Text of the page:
My proposed solution was to do something like this:

void DoAtEight()
     BOOL processed = FALSE;
       { /* wait loop */
        CTime t = CTime::GetCurrentTime();
        if(t.GetHour() >= 8 && !processed)
          { /* process it */
           processed = TRUE;
          } /* process it */
        if(t.GetHour() < 8)
           processed = FALSE;
        Sleep(60000); // wait for a minute, or a bit more
       } /* wait loop */

This is still not optimal; it wakes up once a minute, performs its test, and goes back to sleep. It would be even better to use a waitable timer.

void DoAtEight()
    HANDLE timer = ::CreateWaitableTimer(NULL, FALSE, NULL);
    BOOL processed = FALSE;
      { /* wait loop */
       SYSTEMTIME t0;
       if(t0.wHour > 8)
         { /* adjust to tomorrow */
          ULARGE_INTEGER t;
          ::SystemTimeToFileTime(&t0, (FILETIME *)&t);
          t += 24ui64 * // hours in a day
               60ui64 * // minutes in an hour
               60ui64 * // seconds in a minute
             1000ui64 * // milliseconds in a second
             1000ui64 * // microseconds in a millisecond
               10ui64;  // 100 ns units in a microsecond
          ::FileTimeToSystemTime((FILETIME *)&t, &t0);
         } /* adjust to tomorrow */
       t0.wHour = 8;
       t0.wMinute = 0;
       t0.wSecond = 0;
       t0.wMilliseconds = 0;
       LARGE_INTEGER alarm;
       ::SystemTimeToFileTime(&t0, (FILETIME *)&alarm);
       ::SetWaitableTimer(timer, &alarm, 0, NULL, NULL, FALSE);
       ::WaitForSingleObject(timer, INFINITE); processing...
      } /* wait loop */

Use of malloc/free in C++ programs

Severity: poor style, potentially harmful

There is no reason I can imagine to use malloc or free in a C++ program. If you need them, there are useful alternatives. For example, if you need a dynamically-allocated buffers of n bytes, the simplest way is not to write

    BYTE * buffer = malloc(n);

but to write

    BYTE * buffer = new BYTE[n]; 

They perform the same action, so why use an obsolete allocation mechanism.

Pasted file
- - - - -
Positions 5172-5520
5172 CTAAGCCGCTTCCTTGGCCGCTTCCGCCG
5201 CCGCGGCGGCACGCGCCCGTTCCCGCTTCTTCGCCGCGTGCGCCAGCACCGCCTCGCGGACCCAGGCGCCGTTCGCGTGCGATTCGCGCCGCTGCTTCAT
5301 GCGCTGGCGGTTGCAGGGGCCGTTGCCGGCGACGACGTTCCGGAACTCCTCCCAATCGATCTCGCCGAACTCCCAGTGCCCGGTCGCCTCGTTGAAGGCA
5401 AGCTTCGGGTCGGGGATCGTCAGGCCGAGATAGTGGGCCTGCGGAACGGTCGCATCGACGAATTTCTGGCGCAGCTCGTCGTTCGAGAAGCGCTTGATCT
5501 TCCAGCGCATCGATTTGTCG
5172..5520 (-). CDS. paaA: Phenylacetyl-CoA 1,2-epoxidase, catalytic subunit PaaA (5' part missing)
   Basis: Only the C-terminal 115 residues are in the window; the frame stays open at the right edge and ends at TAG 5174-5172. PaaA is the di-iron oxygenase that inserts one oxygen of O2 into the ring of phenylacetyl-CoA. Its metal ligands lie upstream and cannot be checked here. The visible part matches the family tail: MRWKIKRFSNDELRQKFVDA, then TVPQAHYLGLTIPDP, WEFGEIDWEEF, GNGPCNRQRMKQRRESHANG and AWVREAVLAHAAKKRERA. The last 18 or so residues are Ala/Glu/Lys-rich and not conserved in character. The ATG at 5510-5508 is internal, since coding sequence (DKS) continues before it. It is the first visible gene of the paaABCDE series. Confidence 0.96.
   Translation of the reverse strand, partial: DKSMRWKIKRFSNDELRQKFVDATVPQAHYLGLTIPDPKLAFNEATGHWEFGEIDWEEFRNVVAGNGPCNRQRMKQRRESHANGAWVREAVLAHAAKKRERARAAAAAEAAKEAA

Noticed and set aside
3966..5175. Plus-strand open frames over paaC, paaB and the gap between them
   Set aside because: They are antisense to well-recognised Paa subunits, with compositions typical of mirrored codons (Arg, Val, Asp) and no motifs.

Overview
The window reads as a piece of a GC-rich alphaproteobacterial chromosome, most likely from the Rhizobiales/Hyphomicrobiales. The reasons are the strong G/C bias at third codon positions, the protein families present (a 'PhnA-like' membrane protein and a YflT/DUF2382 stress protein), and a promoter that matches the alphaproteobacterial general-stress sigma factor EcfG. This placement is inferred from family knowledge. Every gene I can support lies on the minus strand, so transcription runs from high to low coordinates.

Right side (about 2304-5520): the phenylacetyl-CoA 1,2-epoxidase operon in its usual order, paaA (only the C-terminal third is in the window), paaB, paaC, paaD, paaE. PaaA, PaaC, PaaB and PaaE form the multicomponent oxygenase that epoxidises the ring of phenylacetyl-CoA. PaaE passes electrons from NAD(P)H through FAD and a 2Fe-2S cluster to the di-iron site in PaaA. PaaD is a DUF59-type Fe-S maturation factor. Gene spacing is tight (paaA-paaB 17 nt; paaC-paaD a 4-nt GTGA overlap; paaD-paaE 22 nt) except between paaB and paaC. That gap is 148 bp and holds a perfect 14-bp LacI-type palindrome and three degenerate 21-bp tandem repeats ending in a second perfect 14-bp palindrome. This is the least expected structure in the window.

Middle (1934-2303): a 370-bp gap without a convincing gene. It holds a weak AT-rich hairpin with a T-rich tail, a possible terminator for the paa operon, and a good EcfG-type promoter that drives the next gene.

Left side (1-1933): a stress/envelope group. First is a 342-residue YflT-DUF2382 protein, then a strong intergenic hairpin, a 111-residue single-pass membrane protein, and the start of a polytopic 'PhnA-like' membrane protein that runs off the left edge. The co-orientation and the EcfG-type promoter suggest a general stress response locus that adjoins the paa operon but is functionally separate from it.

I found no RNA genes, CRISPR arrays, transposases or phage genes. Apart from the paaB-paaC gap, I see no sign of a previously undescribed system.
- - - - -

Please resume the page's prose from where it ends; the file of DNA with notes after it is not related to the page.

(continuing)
Why does this matter? Consider the following: I need an array of objects, so I allocate them as follows:

typedef struct {
     int x;
     int y;
} Coordinate;
Coordinate * coordinates = (Coordinate *)malloc(n * sizeof(Coordinate));

Looks good, right? Works fine, right? Sure. This week. But now I change the structure to

typedef struct {
   int x;
   int y;
   CString description;
} Coordinate;

Now what happens? The malloc operation does not call the CString constructor. You have garbage. Your program crashes. 

The correct solution was to have always written the code as

Coordinate * coordinates = new Coordinate[n];

This works, and it will always work correctly, even if you later add members to the structure that require constructors. Writing code that breaks when apparently irrelevant changes are made is always a Bad Idea. And since there is no possible justification for using malloc, why bother writing incorrect code?

Yes, I've heard the argument, "malloc is faster". I have some advice for anyone who advocates this: Get A Life. You are clueless. An allocation takes thousands of instructions. The trivial overhead introduced by using new is unmeasurable. This is a classic example of the "let's optimize at the instruction level" when the real costs are at the architecture level. If you are allocating frequently enough that you think this trivial overhead can matter, you are very confused; why are you allocating at all? The real issue is to make programs efficient, and you don't accomplish that by worrying about unmeasurable overheads when the real costs (such as the actual cost of the allocator) swamp it by two to four orders of magnitude.